The state should still include a minimum salary schedule that provides for step increases to recognize longevity in the profession. PET supports the creation of a statewide set of evaluation standards for campus administrators that includes a survey of classroom educators and staff regarding the professional performance of the campus administrators.

In addition to experience and degrees, expect to see salary increases targeted at performance (merit), market, equity, or retention. General financial parameters and guidelines should be established each year as part of the budget development process at the state and local level. In addition, below are a few additional talking points on the subject:

  • Merit salary increases may be composed of many differing components, but two components – a base salary percentage increase (specified in budget) and a percentage increase in recognition of above satisfactory (or exceptional) performance. This will be mostly tied to increases in student achievement/performance.
  • Adjustments to salaries may also be made when there is an issue resulting from market or other equity factors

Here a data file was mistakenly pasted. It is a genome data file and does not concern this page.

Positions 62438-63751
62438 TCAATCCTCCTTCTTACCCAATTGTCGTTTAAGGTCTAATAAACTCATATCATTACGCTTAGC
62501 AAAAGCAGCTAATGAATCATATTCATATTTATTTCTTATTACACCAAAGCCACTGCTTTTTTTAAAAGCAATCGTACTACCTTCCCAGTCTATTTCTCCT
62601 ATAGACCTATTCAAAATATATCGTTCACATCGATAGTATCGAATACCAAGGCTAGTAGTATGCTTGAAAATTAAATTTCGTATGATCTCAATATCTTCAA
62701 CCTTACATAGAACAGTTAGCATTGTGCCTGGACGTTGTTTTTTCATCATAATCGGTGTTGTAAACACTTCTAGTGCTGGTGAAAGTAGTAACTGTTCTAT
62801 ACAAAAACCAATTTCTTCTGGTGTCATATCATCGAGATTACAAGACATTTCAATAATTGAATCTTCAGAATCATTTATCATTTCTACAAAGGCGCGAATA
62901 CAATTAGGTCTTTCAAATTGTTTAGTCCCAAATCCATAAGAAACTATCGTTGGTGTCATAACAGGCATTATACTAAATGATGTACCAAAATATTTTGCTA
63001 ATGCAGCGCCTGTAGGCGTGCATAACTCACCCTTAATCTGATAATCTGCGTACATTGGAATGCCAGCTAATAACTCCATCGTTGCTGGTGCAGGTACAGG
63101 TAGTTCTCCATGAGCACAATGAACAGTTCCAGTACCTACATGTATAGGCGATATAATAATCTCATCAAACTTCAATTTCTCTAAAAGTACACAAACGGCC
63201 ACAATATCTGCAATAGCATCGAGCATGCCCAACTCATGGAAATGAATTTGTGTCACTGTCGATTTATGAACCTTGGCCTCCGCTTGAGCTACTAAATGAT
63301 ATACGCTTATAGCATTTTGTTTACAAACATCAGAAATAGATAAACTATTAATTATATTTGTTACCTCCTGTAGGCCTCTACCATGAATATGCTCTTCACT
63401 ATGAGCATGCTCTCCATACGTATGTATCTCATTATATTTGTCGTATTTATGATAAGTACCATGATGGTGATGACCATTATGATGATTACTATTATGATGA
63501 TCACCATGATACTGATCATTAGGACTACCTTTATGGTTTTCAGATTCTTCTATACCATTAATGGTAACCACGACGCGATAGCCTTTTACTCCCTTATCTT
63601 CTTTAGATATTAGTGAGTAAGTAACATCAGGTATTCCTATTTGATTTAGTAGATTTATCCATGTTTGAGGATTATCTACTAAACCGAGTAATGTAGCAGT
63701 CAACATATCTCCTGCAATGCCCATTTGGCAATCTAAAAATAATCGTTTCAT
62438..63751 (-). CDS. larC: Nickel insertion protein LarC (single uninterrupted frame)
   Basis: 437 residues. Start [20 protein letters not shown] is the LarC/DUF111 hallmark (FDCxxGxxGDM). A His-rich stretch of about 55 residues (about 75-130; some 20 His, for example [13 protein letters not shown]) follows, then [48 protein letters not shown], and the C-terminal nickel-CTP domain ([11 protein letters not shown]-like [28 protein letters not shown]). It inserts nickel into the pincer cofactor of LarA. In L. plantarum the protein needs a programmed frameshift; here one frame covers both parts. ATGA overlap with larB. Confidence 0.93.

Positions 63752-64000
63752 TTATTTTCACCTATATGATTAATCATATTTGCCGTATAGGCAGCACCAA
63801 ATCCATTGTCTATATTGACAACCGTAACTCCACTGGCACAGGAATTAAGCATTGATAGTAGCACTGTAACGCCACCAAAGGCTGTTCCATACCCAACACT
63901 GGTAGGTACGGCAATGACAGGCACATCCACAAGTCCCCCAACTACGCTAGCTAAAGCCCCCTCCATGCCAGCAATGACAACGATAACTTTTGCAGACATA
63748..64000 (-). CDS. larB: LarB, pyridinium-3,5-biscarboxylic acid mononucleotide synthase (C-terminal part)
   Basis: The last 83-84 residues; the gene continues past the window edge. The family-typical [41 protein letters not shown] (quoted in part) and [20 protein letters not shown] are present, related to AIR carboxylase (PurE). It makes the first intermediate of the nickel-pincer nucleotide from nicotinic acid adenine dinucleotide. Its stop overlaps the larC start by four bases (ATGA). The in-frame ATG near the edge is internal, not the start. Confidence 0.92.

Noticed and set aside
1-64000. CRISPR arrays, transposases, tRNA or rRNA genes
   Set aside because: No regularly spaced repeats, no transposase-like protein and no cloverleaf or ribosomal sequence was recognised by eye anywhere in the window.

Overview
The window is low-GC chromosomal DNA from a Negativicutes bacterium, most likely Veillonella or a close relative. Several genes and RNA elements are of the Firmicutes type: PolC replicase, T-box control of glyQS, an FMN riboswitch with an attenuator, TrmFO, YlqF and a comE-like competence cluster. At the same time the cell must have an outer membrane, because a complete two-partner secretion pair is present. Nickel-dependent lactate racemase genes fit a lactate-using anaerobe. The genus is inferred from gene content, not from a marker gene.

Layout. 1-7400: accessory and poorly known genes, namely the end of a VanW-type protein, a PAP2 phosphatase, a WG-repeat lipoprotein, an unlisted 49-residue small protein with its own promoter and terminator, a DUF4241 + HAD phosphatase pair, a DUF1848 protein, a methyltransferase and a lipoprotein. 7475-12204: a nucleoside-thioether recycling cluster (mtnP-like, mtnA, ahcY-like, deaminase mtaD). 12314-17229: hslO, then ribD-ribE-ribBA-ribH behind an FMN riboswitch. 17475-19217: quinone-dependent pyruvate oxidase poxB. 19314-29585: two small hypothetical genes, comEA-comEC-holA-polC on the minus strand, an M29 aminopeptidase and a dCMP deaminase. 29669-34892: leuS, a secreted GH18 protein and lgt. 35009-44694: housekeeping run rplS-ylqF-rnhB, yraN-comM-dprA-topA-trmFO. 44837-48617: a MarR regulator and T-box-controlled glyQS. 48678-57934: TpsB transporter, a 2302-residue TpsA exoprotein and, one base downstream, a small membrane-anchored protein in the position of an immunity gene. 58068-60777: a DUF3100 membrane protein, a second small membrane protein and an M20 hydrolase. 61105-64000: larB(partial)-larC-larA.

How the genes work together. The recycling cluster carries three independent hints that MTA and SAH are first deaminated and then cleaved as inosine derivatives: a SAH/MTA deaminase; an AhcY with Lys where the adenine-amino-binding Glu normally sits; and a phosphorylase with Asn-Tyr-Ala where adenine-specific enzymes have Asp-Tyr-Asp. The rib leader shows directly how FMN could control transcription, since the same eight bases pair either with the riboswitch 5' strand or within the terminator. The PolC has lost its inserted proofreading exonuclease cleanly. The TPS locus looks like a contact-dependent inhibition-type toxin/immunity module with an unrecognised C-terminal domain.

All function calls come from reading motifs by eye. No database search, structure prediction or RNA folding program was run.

• Equity factors exist from internal pay disparities and are not related to individual performance
  • Retention bonus should occur in hard to fill positions like foreign language, special education and higher level math and science.

From a labor union perspective merit pay might perhaps lessen their collective influence. They believe if salaries were not strictly based on years of experience and number of college credits earned or additional services provided, the teaching force at any workplace would be more stratified (differentiated) and much less willing to stand together during a conflict with school site management or during a contract struggle. The role of the union would be seriously compromised. That in of itself seems to indicate a motivation that legislative leaders may find appealing. Make no mistake pay-for-performance or merit pay will be on the legislative agenda in 2013.